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07-28-2008, 06:46 PM   #1
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Frazier lens - available?

Anyone have experience using the Frazier lens? This lens was patented in the late '90s and has been used for cinemaphotography with great success, especially in Hollywood. I've never heard of it being available for still photography, but would be interested to know if its available.

FYI: This lens keeps everything in focus between the lens surface and infinity. "they" said it couldn't be done, but the Australian Film Industry and Hollywood swear by it.

07-28-2008, 09:40 PM   #2
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I just looked the lens up and Wikipedia has the patent as denied later on technical grounds, but the lens is in use. The pages I found said that the lens was developed with the prototype on a 35 mm camera, which is directly interesting to us. This page is one that clarified the concept for me. It was written in 1999, the year after the patent application was approved initially.

Seeing is Believing - page 2
07-29-2008, 09:46 AM   #3
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I don't really know the specifics of this lens, but any very wide angle lens that is well stopped down will have a very small hyperfocal distance, and therefore a very large depth of field. Doesn't seem too hard to have a lens long enough that the DOF would be from the glass to infinity.

But I guess maybe this lens is special because it doesn't "seem" like a very wide lens despite its actual focal length?
07-29-2008, 10:44 AM   #4
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This thread and topic and the whole concept of a frazier lens is useless without photos!

so where are some examples of the shots that would be optically impossible otherwise?

I tried to follow the article linked as "seeing is believing". I guess I dont believe...

07-29-2008, 03:48 PM   #5
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Interesting quotes from the lawsuite against the Frazier lens patent:
Panavision and Frazier [...] slapped a patent infringement suit against P&S Technick GmbH Feinmechanik, a German corporation that made a similar lens system. When the trial began, Fabricant said Panavision enlisted a handful of high-profile cinematographers -- including John Schwartzman, known for "Pearl Harbor" and "Armageddon," and Steven Poster, former president of the American Society of Cinematographers -- to testify about "what a fabulous and great accomplishment this lens was."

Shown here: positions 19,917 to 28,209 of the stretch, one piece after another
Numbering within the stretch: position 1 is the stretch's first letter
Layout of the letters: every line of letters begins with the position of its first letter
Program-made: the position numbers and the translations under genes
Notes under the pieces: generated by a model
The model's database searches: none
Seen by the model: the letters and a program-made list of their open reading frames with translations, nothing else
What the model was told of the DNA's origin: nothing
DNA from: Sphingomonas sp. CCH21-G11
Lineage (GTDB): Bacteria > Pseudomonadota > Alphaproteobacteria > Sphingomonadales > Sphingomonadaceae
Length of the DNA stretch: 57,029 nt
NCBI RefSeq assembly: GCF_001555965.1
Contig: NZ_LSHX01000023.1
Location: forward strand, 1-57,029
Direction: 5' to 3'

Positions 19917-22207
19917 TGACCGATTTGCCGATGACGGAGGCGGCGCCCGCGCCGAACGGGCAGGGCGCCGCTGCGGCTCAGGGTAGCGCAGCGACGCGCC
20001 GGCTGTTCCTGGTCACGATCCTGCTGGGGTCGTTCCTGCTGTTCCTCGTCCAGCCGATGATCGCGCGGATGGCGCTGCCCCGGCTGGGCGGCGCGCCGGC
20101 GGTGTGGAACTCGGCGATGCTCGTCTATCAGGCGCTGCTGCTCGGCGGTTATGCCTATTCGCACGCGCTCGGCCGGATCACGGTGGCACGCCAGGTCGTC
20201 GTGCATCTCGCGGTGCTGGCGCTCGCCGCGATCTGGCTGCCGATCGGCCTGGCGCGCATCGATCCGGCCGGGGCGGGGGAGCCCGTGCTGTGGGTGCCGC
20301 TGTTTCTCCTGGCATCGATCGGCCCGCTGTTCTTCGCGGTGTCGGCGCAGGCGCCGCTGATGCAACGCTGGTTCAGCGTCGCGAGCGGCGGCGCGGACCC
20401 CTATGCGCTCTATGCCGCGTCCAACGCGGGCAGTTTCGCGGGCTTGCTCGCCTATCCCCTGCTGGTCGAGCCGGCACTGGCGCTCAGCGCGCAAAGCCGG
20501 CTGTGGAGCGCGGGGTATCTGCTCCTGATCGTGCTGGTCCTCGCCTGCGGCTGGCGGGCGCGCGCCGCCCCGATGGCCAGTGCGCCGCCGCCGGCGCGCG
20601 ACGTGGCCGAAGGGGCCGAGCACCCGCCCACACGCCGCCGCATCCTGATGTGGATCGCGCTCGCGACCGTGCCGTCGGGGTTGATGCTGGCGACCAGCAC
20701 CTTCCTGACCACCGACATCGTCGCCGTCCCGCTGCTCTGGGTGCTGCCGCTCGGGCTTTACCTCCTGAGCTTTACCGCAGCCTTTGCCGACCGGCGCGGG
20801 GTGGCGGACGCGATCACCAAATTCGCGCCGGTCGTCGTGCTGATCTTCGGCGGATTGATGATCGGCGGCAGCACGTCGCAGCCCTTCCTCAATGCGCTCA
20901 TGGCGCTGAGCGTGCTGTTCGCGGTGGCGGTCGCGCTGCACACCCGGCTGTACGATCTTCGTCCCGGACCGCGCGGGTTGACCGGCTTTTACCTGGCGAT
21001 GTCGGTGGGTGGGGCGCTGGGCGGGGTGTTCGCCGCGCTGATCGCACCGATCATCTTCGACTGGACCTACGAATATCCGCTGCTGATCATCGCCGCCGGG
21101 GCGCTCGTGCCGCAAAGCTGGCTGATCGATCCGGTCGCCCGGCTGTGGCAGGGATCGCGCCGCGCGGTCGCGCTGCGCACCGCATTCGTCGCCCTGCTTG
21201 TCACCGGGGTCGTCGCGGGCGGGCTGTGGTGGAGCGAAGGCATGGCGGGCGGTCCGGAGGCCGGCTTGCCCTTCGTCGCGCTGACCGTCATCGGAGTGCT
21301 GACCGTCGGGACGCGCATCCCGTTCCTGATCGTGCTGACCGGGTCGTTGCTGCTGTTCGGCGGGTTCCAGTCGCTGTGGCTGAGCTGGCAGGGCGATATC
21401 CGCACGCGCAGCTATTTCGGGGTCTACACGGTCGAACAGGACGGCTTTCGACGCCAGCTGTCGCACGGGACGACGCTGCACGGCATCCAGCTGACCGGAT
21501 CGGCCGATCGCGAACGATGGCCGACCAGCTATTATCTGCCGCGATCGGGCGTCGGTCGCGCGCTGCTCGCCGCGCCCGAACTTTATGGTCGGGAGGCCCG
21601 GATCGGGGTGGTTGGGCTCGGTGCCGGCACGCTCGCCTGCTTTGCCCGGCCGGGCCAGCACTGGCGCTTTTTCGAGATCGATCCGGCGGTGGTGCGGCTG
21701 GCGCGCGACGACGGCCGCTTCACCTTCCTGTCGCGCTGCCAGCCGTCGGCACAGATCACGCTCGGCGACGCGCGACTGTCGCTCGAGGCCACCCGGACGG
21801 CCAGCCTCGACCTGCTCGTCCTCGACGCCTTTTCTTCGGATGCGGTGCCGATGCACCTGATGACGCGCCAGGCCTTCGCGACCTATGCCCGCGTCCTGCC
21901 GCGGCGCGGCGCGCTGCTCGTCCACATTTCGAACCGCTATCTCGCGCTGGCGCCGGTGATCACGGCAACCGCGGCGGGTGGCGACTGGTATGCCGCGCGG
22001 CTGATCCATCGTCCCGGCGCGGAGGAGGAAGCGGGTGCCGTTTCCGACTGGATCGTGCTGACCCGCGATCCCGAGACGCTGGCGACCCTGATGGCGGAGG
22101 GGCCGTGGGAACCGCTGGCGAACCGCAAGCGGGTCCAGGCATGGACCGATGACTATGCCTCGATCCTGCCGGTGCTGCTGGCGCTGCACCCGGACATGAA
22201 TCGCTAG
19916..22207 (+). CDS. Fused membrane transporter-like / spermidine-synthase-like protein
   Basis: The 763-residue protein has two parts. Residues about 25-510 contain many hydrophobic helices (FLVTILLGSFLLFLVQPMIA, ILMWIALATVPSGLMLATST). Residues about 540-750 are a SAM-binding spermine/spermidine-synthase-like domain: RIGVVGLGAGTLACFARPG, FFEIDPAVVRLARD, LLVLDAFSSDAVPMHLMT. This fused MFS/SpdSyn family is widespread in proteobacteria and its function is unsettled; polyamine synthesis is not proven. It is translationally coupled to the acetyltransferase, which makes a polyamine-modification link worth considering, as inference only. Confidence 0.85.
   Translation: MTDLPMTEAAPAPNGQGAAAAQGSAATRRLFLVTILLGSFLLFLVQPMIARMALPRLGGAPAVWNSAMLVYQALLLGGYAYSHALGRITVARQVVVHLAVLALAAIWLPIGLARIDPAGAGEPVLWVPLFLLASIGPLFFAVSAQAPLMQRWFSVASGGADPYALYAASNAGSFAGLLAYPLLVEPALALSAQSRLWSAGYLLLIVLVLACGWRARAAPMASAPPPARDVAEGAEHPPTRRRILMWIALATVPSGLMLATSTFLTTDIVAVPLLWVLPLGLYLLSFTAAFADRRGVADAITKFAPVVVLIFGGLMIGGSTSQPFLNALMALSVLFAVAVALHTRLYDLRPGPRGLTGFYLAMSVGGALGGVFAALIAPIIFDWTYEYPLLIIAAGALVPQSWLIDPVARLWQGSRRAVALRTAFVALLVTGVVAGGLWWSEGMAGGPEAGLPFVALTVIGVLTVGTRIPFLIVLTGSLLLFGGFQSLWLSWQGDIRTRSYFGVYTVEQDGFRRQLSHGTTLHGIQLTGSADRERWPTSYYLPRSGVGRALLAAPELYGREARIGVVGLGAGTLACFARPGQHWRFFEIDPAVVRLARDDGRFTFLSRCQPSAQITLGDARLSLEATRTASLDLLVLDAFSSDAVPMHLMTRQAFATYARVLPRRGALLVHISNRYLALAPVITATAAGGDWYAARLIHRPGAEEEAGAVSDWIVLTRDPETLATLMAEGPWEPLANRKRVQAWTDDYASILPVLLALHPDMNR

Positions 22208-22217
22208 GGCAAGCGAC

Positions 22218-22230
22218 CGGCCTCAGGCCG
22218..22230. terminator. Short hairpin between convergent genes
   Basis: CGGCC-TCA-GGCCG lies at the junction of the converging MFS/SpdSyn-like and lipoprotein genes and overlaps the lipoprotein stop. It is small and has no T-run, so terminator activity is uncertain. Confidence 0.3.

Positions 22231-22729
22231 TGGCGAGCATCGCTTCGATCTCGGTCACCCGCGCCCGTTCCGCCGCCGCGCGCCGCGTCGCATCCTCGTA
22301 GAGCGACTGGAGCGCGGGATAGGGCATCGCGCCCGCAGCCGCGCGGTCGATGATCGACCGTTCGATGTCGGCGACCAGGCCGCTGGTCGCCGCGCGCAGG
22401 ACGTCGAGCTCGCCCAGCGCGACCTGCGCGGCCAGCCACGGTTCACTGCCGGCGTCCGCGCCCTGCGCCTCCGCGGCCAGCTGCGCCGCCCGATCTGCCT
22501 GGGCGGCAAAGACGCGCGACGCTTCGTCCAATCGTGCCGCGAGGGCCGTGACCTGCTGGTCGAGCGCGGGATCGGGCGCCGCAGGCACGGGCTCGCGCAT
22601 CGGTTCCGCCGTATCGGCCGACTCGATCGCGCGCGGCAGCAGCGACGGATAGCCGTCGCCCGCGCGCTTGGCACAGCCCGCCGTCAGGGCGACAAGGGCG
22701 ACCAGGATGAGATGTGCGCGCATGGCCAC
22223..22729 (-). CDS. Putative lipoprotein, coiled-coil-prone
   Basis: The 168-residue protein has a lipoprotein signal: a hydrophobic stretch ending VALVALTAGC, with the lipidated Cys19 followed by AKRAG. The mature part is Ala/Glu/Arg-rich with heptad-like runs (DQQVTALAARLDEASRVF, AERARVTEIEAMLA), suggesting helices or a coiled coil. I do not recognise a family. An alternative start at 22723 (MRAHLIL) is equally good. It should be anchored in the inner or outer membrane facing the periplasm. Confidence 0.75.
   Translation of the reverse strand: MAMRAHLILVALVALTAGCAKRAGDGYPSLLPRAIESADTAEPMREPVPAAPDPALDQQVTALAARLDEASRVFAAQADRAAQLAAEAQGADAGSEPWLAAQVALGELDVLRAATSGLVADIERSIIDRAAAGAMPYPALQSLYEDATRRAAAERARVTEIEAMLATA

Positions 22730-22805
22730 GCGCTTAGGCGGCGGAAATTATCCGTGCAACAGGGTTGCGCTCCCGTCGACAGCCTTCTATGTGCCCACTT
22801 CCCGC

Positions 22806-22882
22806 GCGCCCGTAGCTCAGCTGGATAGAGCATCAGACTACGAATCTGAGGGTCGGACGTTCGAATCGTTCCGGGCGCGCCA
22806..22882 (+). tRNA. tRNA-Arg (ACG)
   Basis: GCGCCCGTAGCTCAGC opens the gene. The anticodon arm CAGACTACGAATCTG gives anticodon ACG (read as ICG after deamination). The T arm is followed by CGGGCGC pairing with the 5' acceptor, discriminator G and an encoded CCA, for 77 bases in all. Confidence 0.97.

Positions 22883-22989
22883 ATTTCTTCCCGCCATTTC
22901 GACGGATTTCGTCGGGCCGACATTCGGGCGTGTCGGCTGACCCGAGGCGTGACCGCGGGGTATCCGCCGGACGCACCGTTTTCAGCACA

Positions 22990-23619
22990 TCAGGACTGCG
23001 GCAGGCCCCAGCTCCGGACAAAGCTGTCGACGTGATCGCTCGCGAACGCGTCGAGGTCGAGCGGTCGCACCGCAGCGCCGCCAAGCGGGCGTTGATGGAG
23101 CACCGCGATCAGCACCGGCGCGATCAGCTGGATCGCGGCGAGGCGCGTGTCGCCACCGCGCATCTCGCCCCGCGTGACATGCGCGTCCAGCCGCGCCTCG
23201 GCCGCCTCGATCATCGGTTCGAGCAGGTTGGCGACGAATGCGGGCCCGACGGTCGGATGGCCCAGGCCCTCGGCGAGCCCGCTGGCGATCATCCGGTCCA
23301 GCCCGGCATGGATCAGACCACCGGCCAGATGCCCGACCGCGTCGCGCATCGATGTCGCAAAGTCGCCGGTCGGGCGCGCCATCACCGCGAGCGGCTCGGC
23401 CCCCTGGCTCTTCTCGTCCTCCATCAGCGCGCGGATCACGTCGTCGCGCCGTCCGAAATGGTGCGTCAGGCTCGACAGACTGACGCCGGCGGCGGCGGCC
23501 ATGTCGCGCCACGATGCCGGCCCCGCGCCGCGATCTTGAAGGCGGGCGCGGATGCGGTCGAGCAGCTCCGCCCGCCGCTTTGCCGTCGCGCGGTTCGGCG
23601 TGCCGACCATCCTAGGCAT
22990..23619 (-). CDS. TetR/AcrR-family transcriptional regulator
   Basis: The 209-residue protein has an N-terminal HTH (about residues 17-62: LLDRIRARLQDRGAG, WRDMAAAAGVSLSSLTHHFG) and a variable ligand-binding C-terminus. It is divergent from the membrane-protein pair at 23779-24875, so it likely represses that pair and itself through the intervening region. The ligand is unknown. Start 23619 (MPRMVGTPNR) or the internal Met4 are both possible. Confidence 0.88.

and from judge Gary Allen Feess ruling:
"Contrary to Frazier's claims ... the lens displays the same depth-of-field properties as every other conventional lens system."
[source: http://hd24.com/frazier_case.htm]

So, in summary, it was a swindle which didn't impress some Munich engineers
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07-29-2008, 06:39 PM   #6
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QuoteOriginally posted by falconeye Quote
it was a swindle which didn't impress some Munich engineers .
The lens works, Frazier's claim for patent was later rejected due to the submission of a video as part of the patent process, which demonstrated what the lens could do, but which was in fact created by special effects without the lens, apparently due to unavailability of the actual prototype before the deadline for submission. It was not a swindle - simply an attempt to cut through legal red tape. Stupid maybe, but not a swindle.

I remember this lens' first debut on Australian television, used for a number of moisturising cream commercials. It has since been used for BBC nature documentaries, notably one David Attenborough series created in Australia in the early '00s. It has also been used extensively in Hollywood (eg: Three Kings is one example given).

If it's a fraud, then a heck of a lot of people are in on it!
07-29-2008, 09:15 PM   #7
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QuoteOriginally posted by kmccanta Quote
so where are some examples of the shots that would be optically impossible otherwise?
canadian society of cinematographers - news and media releases

Something, at least.

Also, this editorial:
http://209.85.141.104/search?q=cache:HlAVo7kfWRYJ:www.comicbookmovie.com/new...lnk&cd=4&gl=au

To quote the relevant bit:

"Sigel's camera package con-sisted of two Panaflex Millenniums and a Millennium XL, as well as an Aaton 35-III that he would "stick in odd places or on rigs." In addition to the Primos, he occasionally took advantage of the Frazier lens system's unusual capabilities. In addition to its ability to slide into a position no camera body could ever squeeze into, Sigel says, the lens "tends to give you [abundant] depth of field and a little more distortion than you might have in another lens."

At one point in X2, a character trying to make a grand getaway must grab hold of a chain tethering a helicopter to the ground. Sigel used the Frazier lens to frame the chain in a way that enhanced the drama of the moment. "[The character] goes to grab the chain and the lens is just a couple of inches from it," he explains. "Freeing the helicopter is his means of escape. [Making the chain] really big in the foreground conveys its importance in relation to the character. Because of the structure of the Frazier lens, when someone reaches toward it you get a very elongated motion, which can be very dramatic if it works out right." "

Last edited by marcdsgn; 07-29-2008 at 09:27 PM.
07-30-2008, 04:40 AM   #8